BANGKOK – A pair of national reform committees on health and society have come down in favor of a total ban on the farm chemicals, paraquat, glyphosate and chlorpyrifosone but with caveats.
National reform committees on public health and society support a ban on three hazardous chemicals in wide use by farmers — paraquat, glyphosate and chlorpyrifosone.
Banned in several dozen countries for being a health hazard, these farm chemicals remain popular in Thailand as they make life easier for farmers who need to raise healthycrops.
In 2017 the Ministry of Health tried but failed to impose the ban as other pro-chemical state agencies advocated their continual use.
“We have reached the same understanding that these chemical substances are dangerous to people’s health and the environment,” Dr Seree Tuchinda, chairman of the government-appointed National reform committee on public health, said Tuesday.
“But a few issues need to be carefully studied, including the labor shortage in the farming sector, which the national reform committee on society will look into further, especially in terms of the social impact of the chemical ban,” he said.
Winai Dahlan, another reform committee member, said the committee sees the three chemicals as a threat to people’s health and the natural environment. It also recognises how the labor shortage is still a major threat to the farming sector, he added.
“The heavy use of hazardous chemicals in the long run will ultimately lead to a rise in related ailments and definitely have a strong impact on the economy,” he said.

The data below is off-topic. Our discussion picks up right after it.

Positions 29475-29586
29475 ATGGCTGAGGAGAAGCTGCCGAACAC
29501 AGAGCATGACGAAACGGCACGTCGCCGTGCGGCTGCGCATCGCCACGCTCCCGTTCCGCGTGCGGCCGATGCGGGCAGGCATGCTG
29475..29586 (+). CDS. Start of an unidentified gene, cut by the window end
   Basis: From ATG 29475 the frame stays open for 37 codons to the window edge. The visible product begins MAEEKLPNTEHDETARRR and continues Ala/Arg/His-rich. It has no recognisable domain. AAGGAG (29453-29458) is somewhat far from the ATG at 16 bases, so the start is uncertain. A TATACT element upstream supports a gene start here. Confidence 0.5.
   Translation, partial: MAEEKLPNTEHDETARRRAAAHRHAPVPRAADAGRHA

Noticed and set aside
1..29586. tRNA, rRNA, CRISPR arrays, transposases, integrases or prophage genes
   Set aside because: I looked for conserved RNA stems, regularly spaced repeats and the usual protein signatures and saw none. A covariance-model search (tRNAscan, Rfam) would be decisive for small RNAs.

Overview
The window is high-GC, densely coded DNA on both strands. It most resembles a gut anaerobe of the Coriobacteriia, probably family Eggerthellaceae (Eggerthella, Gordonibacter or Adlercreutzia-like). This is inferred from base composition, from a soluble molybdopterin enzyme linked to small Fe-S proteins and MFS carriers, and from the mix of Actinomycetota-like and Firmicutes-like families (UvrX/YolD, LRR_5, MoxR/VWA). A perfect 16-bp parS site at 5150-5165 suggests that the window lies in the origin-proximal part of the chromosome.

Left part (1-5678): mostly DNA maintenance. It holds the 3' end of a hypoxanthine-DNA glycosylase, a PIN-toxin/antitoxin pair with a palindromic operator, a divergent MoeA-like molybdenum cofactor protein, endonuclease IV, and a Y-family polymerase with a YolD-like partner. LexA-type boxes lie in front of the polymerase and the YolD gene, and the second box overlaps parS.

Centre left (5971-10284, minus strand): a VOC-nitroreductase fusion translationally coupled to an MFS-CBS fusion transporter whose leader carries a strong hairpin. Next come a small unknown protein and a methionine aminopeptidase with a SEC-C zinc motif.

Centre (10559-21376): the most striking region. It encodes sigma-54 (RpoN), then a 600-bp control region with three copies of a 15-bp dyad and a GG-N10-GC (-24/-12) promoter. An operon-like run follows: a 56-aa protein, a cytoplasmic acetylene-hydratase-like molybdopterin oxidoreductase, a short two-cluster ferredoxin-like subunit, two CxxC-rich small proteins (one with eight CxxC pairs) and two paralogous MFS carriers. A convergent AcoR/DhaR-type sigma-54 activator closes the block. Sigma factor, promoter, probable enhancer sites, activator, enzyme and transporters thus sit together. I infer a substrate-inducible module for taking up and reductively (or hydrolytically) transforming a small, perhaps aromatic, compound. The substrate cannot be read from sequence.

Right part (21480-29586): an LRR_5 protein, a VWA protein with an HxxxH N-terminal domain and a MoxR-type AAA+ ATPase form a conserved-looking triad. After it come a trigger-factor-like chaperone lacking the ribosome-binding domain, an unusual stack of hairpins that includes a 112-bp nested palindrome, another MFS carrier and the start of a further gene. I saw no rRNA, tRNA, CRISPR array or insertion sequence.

“If hazardous chemicals are deadly to humans, it would be better to ban them, from an economic standpoint. Moreover, a lot of young workers and natural resources will be required to take care of elderly patients,” he said.
Representatives from the committee on the environment did not attend Tuesday’s meeting but it is known to support the ban.
A conclusion will be forwarded to the special committee overseeing the use of chemical substances in agriculture. Formed in July as ordered by Prime Minister Prayut Chan-o-cha, the committee has been tasked without gleaning more information on the subject and recommending solutions.
Gen Prayut ordered it be formed after consumer groups and environmental activists filed a complaint against the decision to allow these three weed-killers to be used.
The special committee will hold its first meeting today. It is expected to forward the final results to the prime minister by sometime next month.
In 2017, three ministries agreed in principle to ban paraquat by 2019, paving the way for the state to clear all 30,000 tonnes of the substance in stock before. However, the decision was thwarted by the Hazardous Substance Committee in May.